Anthony Drmic

Buddy Hield (AP)

Ranking the best off-guards in college basketball

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The off-guard spot is the weakest position in college basketball this season. For comparison’s sake, the No. 20 lead guard in the list we released yesterday was UConn’s Sterling Gibbs, who ranked 59th in our top 100 players list.

For off-guards, only 18 were ranked in our top 100, meaning the final two in this list didn’t crack that list. Why is this the case? Is it because the best scoring guards in basketball are trying to mold themselves after the likes of Russell Westbrook, John Wall and Derrick Rose as opposed to, say, Kobe? Is it because the emphasis on court spacing has turned the off-guard spot into a spot-up shooters role? Or is this just a random year where the two-guards just aren’t all that good?

As interesting as that discussion would be, it’s a different conversation for a different day. Here are the top 20 off-guards in college basketball:

[MORE: Top backcourts | Top frontcourts]

1. Buddy Hield, Oklahoma

It feels like Hield has been around forever. Initially considered to be not much more than a lockdown perimeter defender, the reigning Big 12 Player of the Year has developed into one of the nation’s most potent wing scorers, averaging 17.4 points last season. His shooting percentages dipped a bit last year, which will be something to keep an eye on this year. Does being the focus of every team’s defense throw him off?

2. Malcolm Brogdon, Virginia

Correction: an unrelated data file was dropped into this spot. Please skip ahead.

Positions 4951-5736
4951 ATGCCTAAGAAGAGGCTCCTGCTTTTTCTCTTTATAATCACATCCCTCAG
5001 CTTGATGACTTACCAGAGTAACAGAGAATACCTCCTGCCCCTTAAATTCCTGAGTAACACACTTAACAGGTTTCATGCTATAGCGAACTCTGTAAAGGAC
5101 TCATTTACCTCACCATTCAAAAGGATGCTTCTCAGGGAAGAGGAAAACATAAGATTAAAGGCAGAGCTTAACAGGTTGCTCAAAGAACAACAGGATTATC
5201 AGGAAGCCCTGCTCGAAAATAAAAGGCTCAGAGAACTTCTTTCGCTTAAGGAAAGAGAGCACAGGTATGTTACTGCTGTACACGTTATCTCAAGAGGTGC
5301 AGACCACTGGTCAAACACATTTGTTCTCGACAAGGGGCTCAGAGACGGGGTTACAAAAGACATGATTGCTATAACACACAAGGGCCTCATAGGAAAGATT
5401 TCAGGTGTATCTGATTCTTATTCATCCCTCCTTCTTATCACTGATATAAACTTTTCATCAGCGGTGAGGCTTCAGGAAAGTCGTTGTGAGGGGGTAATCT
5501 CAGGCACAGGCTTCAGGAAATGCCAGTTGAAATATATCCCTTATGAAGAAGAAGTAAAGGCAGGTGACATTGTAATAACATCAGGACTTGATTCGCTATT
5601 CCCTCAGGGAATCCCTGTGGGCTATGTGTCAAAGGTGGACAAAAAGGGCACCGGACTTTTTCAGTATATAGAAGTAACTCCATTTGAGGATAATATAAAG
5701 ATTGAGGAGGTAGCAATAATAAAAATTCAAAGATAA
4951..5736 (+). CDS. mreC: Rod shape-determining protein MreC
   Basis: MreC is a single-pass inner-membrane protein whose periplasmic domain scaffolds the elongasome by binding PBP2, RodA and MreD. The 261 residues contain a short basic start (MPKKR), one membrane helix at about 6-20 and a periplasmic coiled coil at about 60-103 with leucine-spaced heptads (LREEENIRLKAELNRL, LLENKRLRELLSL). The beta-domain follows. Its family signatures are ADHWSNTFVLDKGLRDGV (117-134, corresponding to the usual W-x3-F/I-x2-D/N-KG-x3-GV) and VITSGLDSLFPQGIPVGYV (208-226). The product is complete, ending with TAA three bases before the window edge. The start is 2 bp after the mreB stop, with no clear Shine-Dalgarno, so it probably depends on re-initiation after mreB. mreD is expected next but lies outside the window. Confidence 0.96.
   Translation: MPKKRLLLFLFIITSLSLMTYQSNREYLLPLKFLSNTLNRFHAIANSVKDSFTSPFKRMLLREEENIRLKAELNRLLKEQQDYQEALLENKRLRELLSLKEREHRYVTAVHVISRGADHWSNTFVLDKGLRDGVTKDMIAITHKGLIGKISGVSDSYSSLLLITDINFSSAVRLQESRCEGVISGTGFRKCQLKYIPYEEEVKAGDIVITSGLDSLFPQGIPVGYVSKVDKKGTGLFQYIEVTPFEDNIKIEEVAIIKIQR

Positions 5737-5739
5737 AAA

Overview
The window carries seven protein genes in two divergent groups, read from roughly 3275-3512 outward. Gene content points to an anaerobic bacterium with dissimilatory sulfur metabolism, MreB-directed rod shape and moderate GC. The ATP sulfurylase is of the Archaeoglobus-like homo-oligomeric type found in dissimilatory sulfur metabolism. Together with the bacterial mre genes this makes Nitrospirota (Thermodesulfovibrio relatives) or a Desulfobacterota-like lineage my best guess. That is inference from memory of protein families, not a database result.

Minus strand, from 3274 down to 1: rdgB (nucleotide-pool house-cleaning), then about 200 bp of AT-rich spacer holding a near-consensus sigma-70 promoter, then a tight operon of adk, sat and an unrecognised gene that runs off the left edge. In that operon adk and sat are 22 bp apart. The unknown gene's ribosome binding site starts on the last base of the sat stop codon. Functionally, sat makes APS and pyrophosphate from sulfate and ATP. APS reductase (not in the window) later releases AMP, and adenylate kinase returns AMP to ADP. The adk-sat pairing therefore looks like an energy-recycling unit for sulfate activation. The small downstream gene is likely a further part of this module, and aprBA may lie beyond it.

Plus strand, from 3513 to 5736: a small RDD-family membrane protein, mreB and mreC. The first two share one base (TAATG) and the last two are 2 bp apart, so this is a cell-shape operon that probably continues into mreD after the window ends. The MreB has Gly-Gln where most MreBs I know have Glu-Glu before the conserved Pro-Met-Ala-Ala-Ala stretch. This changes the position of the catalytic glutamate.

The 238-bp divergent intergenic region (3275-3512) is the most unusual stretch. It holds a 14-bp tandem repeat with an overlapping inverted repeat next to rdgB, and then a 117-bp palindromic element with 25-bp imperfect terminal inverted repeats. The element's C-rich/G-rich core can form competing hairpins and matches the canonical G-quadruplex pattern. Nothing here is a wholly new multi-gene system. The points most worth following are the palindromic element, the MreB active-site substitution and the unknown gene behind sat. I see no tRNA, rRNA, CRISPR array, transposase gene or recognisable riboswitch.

I’m beating this quote to death, I know, but the ACC coaches that I’ve spoken too rave about Brogdon. One of them told me that “he’s a MFer, man. In every way.” That’s just about the highest compliment that can be given to a basketball player from a coach. What he means is that Brogdon is tough, he’s physical, he’s skilled and he’s got the mental fortitude to execute in big moments. He’s a perfect fit for Tony Bennett’s system.

3. Ron Baker, Wichita State

It’s really difficult to argue with Ron Baker’s results. He made the Final Four as a freshman. He was a star on a team that won their first 35 games as a sophomore. He was an all-american on a team that went to the Sweet 16 and beat in-state rival Kansas — who refuses to play the Shockers — in the tournament. What does he have left to do?

The NBA hype on Baker has subsided a bit, but I still think he’ll find a role somewhere at that level. He can shoot, he can defend, he can handle the ball and he can operate in ball-screen actions.

4. Caris LeVert, Michigan

Ability is not going to be the issue with LeVert. We know how good he can be. The question is going to be his health. He’s broken his left foot twice in the last 18 months, with both injuries requiring surgery. How long does it take him to shake off the roster? And, more importantly, can he remain healthy for an entire season? If he does, Michigan has enough talent to make a run to the second weekend of the NCAA tournament and LeVert is good enough to finish his final season as an all-american.

5. Wayne Selden, Kansas